Iraq’s parliament has approved the long awaited 2023 budget, with record spending on a public wage bill and critical infrastructure development
Iraq, with its growing population and substantial oil revenues, presents an important emerging opportunity for companies in their MENA portfolio. While it holds significant potential, the country’s complex operating environment is the main challenge causing MNCs to keep a distance and work opportunistically with local partners. Despite this, using targeted strategies can help MNCs capture Iraq’s niche opportunity.
- Work with local partners to help guide and align on prices of local contracts to manage the dollar ban that has been implemented on commercial and business transactions.
- Expect demand disruptions to grow throughout H2 2023, particularly in Q4 2023 as Iraq hosts provincial elections. Ensure your local partners are protected against operational risk and route-to-market disruptions. Work with partners to potentially stock larger inventories in areas that could become hard to access to get ahead of supply disruptions.
- B2B firms should work with local teams and channel partners to identify the exact areas and projects where spending is being directed and ensure that you are adjusting your offering to any government priorities (particularly infrastructure) that will make you more likely to win the spending.
- B2C firms should ensure they are able to capture additional demand by tailoring your offering or by understanding how you can tap into high-income consumer segments that are seeing growth, particularly as the growing public sector employs a substantial number of high-income consumers, and rising investment leads to a (gradual) increase salaries and/or hiring.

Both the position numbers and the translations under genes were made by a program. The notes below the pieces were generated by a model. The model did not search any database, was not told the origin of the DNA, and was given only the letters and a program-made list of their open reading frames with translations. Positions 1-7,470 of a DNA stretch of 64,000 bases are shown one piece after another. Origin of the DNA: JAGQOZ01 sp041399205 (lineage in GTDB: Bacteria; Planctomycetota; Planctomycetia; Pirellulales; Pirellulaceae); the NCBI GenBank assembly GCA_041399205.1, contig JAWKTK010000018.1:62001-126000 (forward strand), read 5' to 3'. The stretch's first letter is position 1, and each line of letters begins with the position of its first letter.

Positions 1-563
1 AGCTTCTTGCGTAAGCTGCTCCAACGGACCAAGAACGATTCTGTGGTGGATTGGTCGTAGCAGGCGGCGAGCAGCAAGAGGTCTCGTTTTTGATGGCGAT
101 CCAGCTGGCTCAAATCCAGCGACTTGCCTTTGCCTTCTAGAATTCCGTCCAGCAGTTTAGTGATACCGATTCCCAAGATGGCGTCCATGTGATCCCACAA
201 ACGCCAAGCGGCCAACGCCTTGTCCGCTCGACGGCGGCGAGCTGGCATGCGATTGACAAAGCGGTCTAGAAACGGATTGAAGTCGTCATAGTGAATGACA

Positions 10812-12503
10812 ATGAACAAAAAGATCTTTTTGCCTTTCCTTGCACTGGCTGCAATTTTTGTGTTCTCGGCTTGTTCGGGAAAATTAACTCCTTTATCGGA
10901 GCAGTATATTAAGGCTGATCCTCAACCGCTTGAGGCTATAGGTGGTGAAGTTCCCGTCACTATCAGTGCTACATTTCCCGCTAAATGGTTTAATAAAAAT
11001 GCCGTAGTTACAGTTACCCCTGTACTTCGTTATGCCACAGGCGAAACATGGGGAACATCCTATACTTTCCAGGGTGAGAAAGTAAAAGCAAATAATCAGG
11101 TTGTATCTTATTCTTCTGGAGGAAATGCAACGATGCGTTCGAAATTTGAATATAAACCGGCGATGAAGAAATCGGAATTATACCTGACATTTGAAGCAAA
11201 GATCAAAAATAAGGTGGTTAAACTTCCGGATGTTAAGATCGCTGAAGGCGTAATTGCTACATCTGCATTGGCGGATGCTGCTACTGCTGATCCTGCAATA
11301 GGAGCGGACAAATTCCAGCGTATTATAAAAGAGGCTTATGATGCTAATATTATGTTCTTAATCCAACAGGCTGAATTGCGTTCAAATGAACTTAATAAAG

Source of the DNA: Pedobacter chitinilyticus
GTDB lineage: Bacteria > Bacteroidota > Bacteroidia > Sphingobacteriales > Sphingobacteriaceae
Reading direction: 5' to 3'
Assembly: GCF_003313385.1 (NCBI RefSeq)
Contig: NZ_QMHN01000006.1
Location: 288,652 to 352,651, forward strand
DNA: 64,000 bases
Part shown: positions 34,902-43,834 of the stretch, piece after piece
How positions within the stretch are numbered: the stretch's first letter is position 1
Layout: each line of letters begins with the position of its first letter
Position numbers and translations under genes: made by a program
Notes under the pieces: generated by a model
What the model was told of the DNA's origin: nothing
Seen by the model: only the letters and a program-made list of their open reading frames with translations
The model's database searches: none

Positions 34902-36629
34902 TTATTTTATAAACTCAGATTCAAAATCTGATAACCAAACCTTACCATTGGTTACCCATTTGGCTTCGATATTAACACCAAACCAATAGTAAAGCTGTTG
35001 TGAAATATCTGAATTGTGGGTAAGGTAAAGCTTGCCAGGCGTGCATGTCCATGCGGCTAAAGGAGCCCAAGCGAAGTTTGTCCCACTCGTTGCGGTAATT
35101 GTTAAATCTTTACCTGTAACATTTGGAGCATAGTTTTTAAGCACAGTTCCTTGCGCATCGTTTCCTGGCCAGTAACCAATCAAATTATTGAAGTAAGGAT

- Identifying the right products in your portfolio to capture the higher-income consumer base and to respond to emerging local trends.
- Align on timelines of when public projects will materialize, preparing your supply chain or product quota assumptions accordingly.
- Build a long-term growth strategy for Iraq that lays out a gradual ROI.
- Align with partners on your long-term strategy and deepen customer insight collection, marketing efforts in order to build brand visibility, and after-sales support to retain customer loyalty and create a foundation for growth.
- Following months of political wrangling, Iraq’s parliament has approved the budget bill, setting spending at a record US$ 153 billion. The budget is valid through 2025, and is subject to amendments, accounting for changes in global oil prices.
- Revenues are set to reach US$ 103 billion in 2023, based on 3.5 million barrels per day of oil exports with an oil price assumption of US$ 70 per barrel.
- Public spending has increased across all sectors, including more than 50% YOY on social services, more than 200% YOY on health, and 100% YOY on energy.
- The budget sees CAPEX and OPEX increase by 86% and 60%, respectively, with salaries increasing 10.2%.
- The budget also includes sizable spending on development and infrastructure projects, such as the Sinjar and Nineveh Plain reconstruction fund of US$ 38 million, as well as the US$ 381 million allocated to a reconstruction fund dedicated to improving services, such as education, infrastructure, and healthcare access.
- The bill will also expand Iraq’s growing public sector, planning to add tens of thousands of full-time and temporary staff and contractors, thereby increasing public wage spending, including salaries and pensions, by US$ 58 billion.
Iraq’s budget leaves its economy vulnerable to the volatile oil market—nearly all state revenue is from oil sales, and the budget is based on an ambitious oil price of US$ 70 a barrel. A growing public sector is unsurprising, as salaries now constitute more than a quarter of the 2023 budget, and this trend will likely continue in 2024 as a mechanism to maintain patronage networks. Subsequently, this should ensure minimal disruptions to public sector salary payments and allow for stability in government payments to suppliers and contractors. Alongside this, regional dynamics have paved the way for higher Gulf investments into Iraq, as is evident by recent Saudi and UAE pledges to invest more than US$ 6 billion into investment projects in Iraq, and Qatari companies partnering with Iraq on US$ 9.5 billion worth of projects. Civil unrest remains a risk in Iraq, particularly during the summer months when water and electricity shortages become more acute. Alongside this, the risk of protests is significantly higher in December 2023, when the country will see provincial elections, to be held under the controversial Sainte-Laguë electoral system. Iraq’s challenging operational environment will continue to pose risks to growth in new investments and overall consumer sentiment.
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